- Does not bring hands to feet
- Requires a lot of support to maintain sitting position)
- Has not achieved the activities listed for 6-month milestones
- Is unable to push and bear weight on straightened arms when they are on their tummy
- Is unable to sit independently hands free
- Is unable to move in and out of positions on the floor (e.g. from lying on floor up to a sitting position)
- Is unable to take weight on legs in supportive standing position
- Does not roll or move on belly to access toys out of reach
*Please note that the inability to crawl is NOT a concern at this age.
- Has not achieved the activities listed for 9-month milestones
- Is unable to move in/out of positions on the floor including rolling.
- Not rolling, crawling or bum scooting.
- Has not achieved the activities listed for 12-month milestones
- Cannot pull up to stand at furniture
- Is unable to take steps while someone holds their hands
- Has primarily walked for a minimum of 2 months and their walking pattern appears:
- Awkward and/or one side of body looks different than other side of body
- Toe walking majority of time
- Pattern is not improving with experience
- Falls and no protective responses of arms
- Has not achieved the activities listed for 15-month milestones
- Is not independently walking
- Has not achieved the activities listed for 18 months
- Has difficulty getting from floor to standing hands-free
- Has poor standing balance
- Is toe walking majority of time with or without shoes and has no sensory concerns identified. If sensory concerns have been identified, they should be referred first to Occupational Therapy (OT).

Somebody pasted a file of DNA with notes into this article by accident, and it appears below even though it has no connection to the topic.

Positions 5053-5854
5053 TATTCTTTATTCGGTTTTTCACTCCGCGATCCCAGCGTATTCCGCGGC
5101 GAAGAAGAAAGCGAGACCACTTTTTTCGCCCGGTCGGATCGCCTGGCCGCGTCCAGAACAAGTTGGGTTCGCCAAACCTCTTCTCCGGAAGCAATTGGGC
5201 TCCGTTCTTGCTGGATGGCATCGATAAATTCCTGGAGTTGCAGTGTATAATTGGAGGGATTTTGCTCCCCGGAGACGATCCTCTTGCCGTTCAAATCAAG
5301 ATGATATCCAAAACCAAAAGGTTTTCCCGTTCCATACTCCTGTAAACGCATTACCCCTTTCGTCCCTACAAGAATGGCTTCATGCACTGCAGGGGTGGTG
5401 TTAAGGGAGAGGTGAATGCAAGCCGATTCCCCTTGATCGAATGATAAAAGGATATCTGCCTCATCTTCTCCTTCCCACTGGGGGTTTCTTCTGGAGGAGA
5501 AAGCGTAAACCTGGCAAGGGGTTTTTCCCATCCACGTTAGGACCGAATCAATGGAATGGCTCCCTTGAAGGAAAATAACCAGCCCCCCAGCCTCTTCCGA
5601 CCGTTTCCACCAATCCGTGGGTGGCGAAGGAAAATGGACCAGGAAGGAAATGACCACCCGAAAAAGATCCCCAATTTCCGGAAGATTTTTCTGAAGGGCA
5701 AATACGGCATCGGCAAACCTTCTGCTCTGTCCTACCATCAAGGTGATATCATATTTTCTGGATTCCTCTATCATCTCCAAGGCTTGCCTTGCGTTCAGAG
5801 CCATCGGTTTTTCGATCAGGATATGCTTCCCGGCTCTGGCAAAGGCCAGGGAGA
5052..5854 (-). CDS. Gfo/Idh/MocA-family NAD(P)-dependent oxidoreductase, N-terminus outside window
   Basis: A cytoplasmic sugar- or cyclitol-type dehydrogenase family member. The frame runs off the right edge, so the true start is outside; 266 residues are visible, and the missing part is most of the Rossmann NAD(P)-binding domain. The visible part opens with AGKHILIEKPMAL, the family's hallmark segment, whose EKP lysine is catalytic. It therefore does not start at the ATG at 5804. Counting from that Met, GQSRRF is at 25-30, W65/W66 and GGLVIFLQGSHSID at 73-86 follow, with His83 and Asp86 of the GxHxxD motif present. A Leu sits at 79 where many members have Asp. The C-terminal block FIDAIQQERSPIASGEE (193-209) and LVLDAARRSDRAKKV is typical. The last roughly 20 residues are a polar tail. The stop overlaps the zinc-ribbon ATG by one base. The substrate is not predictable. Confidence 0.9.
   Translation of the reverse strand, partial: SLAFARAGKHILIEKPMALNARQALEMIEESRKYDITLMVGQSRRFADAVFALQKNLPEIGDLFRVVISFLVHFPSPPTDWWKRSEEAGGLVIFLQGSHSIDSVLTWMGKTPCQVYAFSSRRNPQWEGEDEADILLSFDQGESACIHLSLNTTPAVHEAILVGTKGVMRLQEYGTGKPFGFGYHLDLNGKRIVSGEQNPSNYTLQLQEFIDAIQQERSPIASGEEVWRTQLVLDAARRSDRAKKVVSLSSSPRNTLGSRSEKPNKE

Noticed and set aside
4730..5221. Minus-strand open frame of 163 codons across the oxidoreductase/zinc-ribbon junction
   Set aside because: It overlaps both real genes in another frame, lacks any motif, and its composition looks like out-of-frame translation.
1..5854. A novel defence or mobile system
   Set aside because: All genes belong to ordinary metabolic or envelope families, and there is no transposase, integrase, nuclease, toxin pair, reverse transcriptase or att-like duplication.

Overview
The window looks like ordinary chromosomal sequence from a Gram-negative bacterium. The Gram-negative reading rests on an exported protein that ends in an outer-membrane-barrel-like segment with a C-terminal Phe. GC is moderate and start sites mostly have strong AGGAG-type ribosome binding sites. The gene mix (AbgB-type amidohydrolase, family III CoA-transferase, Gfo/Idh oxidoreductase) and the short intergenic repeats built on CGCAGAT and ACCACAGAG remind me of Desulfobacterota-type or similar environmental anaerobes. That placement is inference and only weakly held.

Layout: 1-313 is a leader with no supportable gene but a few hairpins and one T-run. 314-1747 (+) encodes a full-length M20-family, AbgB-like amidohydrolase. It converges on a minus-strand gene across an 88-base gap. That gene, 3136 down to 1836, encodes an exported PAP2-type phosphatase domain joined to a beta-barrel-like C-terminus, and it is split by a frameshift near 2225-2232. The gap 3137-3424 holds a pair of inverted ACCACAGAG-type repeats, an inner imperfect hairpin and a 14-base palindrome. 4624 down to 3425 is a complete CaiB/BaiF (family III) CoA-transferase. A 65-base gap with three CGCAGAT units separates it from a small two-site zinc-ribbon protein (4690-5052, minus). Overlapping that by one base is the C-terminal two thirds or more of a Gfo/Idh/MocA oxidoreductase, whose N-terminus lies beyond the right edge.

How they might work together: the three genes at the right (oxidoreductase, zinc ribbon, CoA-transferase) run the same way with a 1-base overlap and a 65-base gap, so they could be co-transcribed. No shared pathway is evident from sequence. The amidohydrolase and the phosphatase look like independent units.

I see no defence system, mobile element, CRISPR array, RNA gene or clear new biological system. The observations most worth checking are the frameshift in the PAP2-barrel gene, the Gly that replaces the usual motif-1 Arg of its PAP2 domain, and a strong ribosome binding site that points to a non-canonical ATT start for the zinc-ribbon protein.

- Has not achieved the activities listed for 24-month milestones
- Is unable to run or runs “stiffly” and/or uncoordinated
- Avoids stepping up, on or over obstacles (i.e. curb) hands free or independently
- Is tripping or falling consistently that you are worried about their safety (unrelated to impulsivity, vision and/or inattention) and your child is getting injured.
- Please note that falling is a part of typical development. Getting help from a physiotherapist is appropriate if:
- your child is getting injured often
- you need to contain your child or avoid places, so they don’t get injured
- your child was safely walking and suddenly becomes “clumsy”
- Your child has 2 or more of the following risk factors:
- Is not performing stairs upright with support (i.e. railing, wall hand)
- Is unable to jump
- Is unable to catch, throw or kick a ball
- Has not achieved the activities listed for 30-month milestones or
- Has difficulty standing up in the middle of the room hands-free with their heels on the ground
- Has poor standing balance on flat and/or uneven surfaces
- Unable to step up, on or over obstacles hands free/independently without falling.
- Unable to walk up/downstairs, one step at a time handsfree
- Walking pattern is awkward, one side of body looks significantly different than other side
- Has not achieved the activities listed for 3 years of age or
- Leans on furniture, walls or people to maintain balance
- Gross motor skills are significantly impacting being able to play with peers of same age